Doubts about death penalty spreading

Governor of Ill. unlikely to rescind moratorium


CHICAGO - Four months after he rekindled the death-penalty debate by imposing a moratorium on executions in Illinois, Gov. George Ryan says he strongly doubts that any inmates will be put to death while he remains in office.

The governor, a Republican, has appointed a commission to study ways to solve problems with the death penalty but says he will not go ahead with executions unless the panel can give him "a 100 percent guarantee" against any mistaken convictions.

"I don't know if we'll ever go back to the death penalty as we knew it, as long as I'm governor," Ryan said in an interview Friday. The governor halted executions in the state after 13 men were sent to death row and later exonerated by new evidence.

"If this commission comes back and says we can't give you a 100 percent guarantee, if they can't tell me the system will be flawless, I've got an obligation to say that I can't go ahead."

The moratorium by Ryan, a longtime proponent of capital punishment, has helped to renew the national debate over the death penalty. In imposing the moratorium, Ryan described the capital-punishment system as "so fraught with error" and said it "has come so close to the ultimate nightmare, the state's taking of innocent life."

A national survey in February found support for the death penalty at 66 percent, the lowest in 19 years. In 12 states this year, legislation has been introduced to halt executions. The Legislature in New Hampshire voted Thursday to abolish capital punishment, the first state to pass such a bill since the Supreme Court allowed executions to resume nearly 24 years ago. The governor of New Hampshire, Jeanne Shaheen, a Democrat, vetoed the measure Friday.

The death-penalty commission appointed by Ryan will examine the cases that led to wrongful convictions in Illinois. The panel is being led by Frank McGarr, a former federal judge; Thomas Sullivan, a former U.S. attorney; and Paul Simon, a former Democratic senator. William H. Webster, the former director of the CIA and the FBI, will be a special adviser to the commission.

The commission includes law-enforcement officials, prosecutors, defense lawyers, a businessman and the novelist Scott Turow, among others.

Simon, a death-penalty opponent, said it was difficult to imagine that the panel could deliver an ironclad guarantee to Ryan that, even with certain improvements in the legal system, no innocent person would be convicted of a capital crime.

"It is possible we'll come to the conclusion that there's no way to salvage the death penalty," Simon said. But he said he was speaking for himself, not the commission, and added that a majority of the 14 members of the panel support capital punishment.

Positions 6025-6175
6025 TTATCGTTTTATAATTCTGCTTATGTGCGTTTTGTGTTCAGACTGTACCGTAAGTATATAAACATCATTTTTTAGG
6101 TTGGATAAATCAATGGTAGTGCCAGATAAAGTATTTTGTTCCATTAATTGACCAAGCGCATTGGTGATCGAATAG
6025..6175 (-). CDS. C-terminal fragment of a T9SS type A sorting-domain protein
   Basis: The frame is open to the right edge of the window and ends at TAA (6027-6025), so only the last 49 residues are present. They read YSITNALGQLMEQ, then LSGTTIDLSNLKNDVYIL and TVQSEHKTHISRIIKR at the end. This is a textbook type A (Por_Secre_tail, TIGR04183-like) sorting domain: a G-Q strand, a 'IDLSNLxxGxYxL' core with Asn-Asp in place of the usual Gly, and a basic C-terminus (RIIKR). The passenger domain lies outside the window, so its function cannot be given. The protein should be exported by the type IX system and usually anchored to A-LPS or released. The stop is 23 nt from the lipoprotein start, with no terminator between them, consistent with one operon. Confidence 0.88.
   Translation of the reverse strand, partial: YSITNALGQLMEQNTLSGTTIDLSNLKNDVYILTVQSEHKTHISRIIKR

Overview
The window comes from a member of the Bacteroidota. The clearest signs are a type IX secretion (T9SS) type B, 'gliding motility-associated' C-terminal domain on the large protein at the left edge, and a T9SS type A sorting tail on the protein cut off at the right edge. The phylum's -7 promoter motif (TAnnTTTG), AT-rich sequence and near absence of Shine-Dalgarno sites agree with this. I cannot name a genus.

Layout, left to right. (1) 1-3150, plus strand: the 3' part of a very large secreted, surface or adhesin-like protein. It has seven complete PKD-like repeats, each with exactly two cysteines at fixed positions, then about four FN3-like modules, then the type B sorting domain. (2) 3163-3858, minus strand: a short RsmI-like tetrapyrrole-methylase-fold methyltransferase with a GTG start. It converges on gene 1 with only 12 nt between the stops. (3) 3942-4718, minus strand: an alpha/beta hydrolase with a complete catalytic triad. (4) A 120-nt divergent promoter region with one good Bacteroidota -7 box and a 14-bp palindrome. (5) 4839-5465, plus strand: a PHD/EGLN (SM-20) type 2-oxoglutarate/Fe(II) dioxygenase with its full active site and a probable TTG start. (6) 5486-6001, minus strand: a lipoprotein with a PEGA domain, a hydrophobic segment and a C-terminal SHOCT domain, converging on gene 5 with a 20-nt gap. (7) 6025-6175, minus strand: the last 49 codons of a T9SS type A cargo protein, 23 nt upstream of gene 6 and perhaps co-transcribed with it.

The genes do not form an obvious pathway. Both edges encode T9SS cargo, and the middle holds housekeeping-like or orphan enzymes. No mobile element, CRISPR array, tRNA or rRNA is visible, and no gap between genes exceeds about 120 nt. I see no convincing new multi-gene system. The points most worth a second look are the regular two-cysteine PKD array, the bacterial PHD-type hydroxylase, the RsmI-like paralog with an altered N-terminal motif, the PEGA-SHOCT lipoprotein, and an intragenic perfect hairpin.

The governor did not give the panel a timetable for its recommendations. But Simon said the three chairmen agreed to finish the work and deliver findings within about six months.

Simon said the commission will focus largely on the legal representation given to people on death row, who are often indigent.

The death penalty, after years of being largely ignored in American politics, has lately spawned increasing debate. There are 3,600 people on death rows nationwide, and 87 death-row inmates have been freed since 1973.

Gov. George W. Bush of Texas, who is expected to be the Republican nominee for president, has said that he strongly believes no innocent person has been executed in his state, which leads the nation in executions.

Despite polls showing that a majority of Americans favor the death penalty, Ryan said he received much more praise than criticism for imposing a moratorium. "A lot of people are telling me it was the right thing to do," he said.

Richard Dieter, executive director of the Death Penalty Information Center, said notable concerns about executions have been expressed lately by conservatives, including Pat Robertson, a television evangelist; Oliver L. North, a former Senate candidate; and George Will, a columnist. Tom Osborne, the Republican nominee in the Nebraska Senate race, has taken a strong stance against the death penalty.

"A lot has happened since Governor Ryan's moratorium," Dieter said. "It's hard to imagine that what happened in Illinois, especially the wrongful convictions, hasn't had some effect on what people are thinking."

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